Every physician eventually faces the decision to hang up one’s spurs and walk into the sunset to a life of less stress, less money and more time to aggravate one’s spouse by getting underfoot. Sometimes, because of physical infirmity or loss of mental capabilities, that decision is out of one’s hands. An old surgeon under whom I trained who was nearing retirement said, “I’d rather be missed than dismissed.” Others have either amassed a considerable personal fortune or, as a classmate who worked for a state medical school for 30 years and retired at 54, a comfortable public sector pension. But some of us wake up one day, decide “this isn’t fun anymore” and just quit.
I started thinking about getting out a couple of years ago after I overheard a nurse say, “Anyone who does an abdominal hysterectomy these days should be sued for malpractice.” I trained long before the era of the laparoscopic approach to everything and I’m comfortable with the abdominal approach. I’ve never liked vaginal hysterectomies; it’s like operating in a tunnel. I haven’t done major gynecologic surgery in almost ten years and I don’t miss it.
While I love obstetrics, it is a physically demanding specialty. Staying up all night becomes more difficult as one ages and near impossible by the time one reaches mid-fifties. My back doesn’t tolerate 8-hour surgery marathons like I did when I was in my thirties.
It can also be emotionally draining. I’ve had to tell more than one mother her baby has died, and I’ve cried with her and the nurses after the delivery. Our receptionist and her unborn son were killed when she was 38 weeks pregnant. An elderly man ran a stop sign and broadsided her car in a rainstorm. A colleague’s 18-year-old patient died from Group A streptococcal sepsis two days after delivering her baby. We’ve lived long enough that we know all the bad things that can happen and the prospect fills us with dread.
I’ve also known physicians who’ve gone through their entire careers with a clean record only to find themselves being sued when they are within a few months of retiring. That alone scares me more than anything else; like waiting for the walk down the Green Mile.
Medical practice has changed since I started and often not for the better. New physicians are likely to be corporate drones working 9 to 5 for large health care groups, potentially succumbing to a shift mentality, something I saw during my days working for a staff-model HMO. “It’s five o’clock and time for me to go home. You’re now someone else’s problem.” I always stayed until the last patient was seen, worked in emergencies and sometimes met patients after hours because it was more expedient than sending them to the emergency room, which would call me several hours later anyway. Now they call it “old school.”
Many physicians no longer take call or see patients in the hospital. They’ve been replaced by hospitalists who work 24-hour in-house shifts and go home. This arrangement might be preferable to having an overworked, sleep-deprived physician trying to juggle office and inpatients, but that personal connection many of us felt with our patients has been lost.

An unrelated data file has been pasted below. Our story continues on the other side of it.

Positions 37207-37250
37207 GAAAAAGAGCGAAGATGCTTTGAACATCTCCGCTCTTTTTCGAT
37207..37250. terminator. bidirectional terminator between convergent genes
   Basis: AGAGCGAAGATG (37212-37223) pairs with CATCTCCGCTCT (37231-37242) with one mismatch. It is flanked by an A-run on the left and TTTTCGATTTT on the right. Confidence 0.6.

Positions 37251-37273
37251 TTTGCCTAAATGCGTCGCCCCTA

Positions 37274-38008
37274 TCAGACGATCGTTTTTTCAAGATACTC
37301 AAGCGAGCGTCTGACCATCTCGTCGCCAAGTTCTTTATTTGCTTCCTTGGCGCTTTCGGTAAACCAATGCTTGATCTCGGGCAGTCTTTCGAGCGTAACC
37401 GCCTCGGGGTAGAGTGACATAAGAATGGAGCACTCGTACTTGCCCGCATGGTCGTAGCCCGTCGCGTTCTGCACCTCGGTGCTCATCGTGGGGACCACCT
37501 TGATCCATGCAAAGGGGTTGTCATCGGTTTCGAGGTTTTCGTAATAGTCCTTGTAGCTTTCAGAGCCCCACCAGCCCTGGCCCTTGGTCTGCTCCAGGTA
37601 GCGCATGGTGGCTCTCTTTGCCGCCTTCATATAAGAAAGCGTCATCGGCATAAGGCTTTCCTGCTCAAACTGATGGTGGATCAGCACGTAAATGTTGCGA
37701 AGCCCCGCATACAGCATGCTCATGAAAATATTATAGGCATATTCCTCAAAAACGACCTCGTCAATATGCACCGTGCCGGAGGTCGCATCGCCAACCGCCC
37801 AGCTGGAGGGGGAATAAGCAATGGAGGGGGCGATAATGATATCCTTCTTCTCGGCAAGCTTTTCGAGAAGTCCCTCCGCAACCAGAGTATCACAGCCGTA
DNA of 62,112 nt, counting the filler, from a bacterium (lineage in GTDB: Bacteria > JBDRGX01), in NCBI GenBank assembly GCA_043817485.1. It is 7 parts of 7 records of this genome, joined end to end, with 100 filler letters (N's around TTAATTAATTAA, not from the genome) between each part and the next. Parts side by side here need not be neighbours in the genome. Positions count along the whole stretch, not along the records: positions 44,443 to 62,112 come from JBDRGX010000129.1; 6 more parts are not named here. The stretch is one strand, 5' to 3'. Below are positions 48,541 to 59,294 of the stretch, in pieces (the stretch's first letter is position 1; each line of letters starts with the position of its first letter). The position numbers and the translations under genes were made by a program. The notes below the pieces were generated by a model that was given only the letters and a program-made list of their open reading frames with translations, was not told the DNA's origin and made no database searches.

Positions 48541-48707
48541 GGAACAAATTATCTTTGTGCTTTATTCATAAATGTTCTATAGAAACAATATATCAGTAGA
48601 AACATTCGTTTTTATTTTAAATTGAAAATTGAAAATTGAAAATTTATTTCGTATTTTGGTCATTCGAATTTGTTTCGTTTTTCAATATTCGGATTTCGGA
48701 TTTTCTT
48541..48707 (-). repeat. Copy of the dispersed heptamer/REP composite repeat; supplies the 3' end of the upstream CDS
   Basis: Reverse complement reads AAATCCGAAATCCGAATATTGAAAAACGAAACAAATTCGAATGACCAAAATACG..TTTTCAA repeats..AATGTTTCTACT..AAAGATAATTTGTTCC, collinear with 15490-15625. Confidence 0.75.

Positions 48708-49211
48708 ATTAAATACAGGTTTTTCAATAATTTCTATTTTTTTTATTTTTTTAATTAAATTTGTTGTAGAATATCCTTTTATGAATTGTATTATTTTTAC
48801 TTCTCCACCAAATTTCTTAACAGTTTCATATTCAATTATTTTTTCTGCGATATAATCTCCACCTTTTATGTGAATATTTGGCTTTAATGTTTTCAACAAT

Smaller hospitals are not immune. As costs continue to rise and competition increases, they become “affiliated” with tertiary centers, if not bought outright, and the bean counters want a sizeable return on investment. One physician confessed, “I have men in three-piece suits telling me what to do—and I do it.” The hospital in which I worked in the early 1970s as an orderly closed recently, having held out too long against the regional behemoth’s advances.
Technology and guidelines derived from academic studies are making us obsolete. Seeing women every year for a pelvic and breast exam, Pap smear and a mammogram for older used to be the bulk of an Ob/Gyn’s office practice. Now, if a woman has a negative Pap and negative HPV testing the guidelines recommend another Pap in five years, even though I’ve seen women go from a negative Pap smear to invasive cervical cancer in a year. We no longer need to do an internal examination on a woman coming for birth control pills if she has no symptoms. The National Breast and Cervical Cancer Early Detection Program told us our clinical breast exams only “modestly improved” early detection of breast cancer. The United States Preventive Services Task Force (USPSTF) says we should teach women “breast self-awareness” rather than breast self-exam, because “the current evidence is insufficient to assess the additional benefits and harms of clinical breast examination (CBE) beyond screening mammography in women 40 years or older.”
A nurse practitioner can do eighty percent of what I do. A Certified Nurse Midwife can do ninety percent. So why the hell do you need me?
I can rise to the occasion when circumstances require expedient action, such as a woman with a liter of blood in her abdomen from an ectopic pregnancy or a baby needing to be delivered immediately to avoid certain death, even though it often leaves a knot in my gut. I probably have a few useful years left but that evening stroll along a beach looks more inviting every day.
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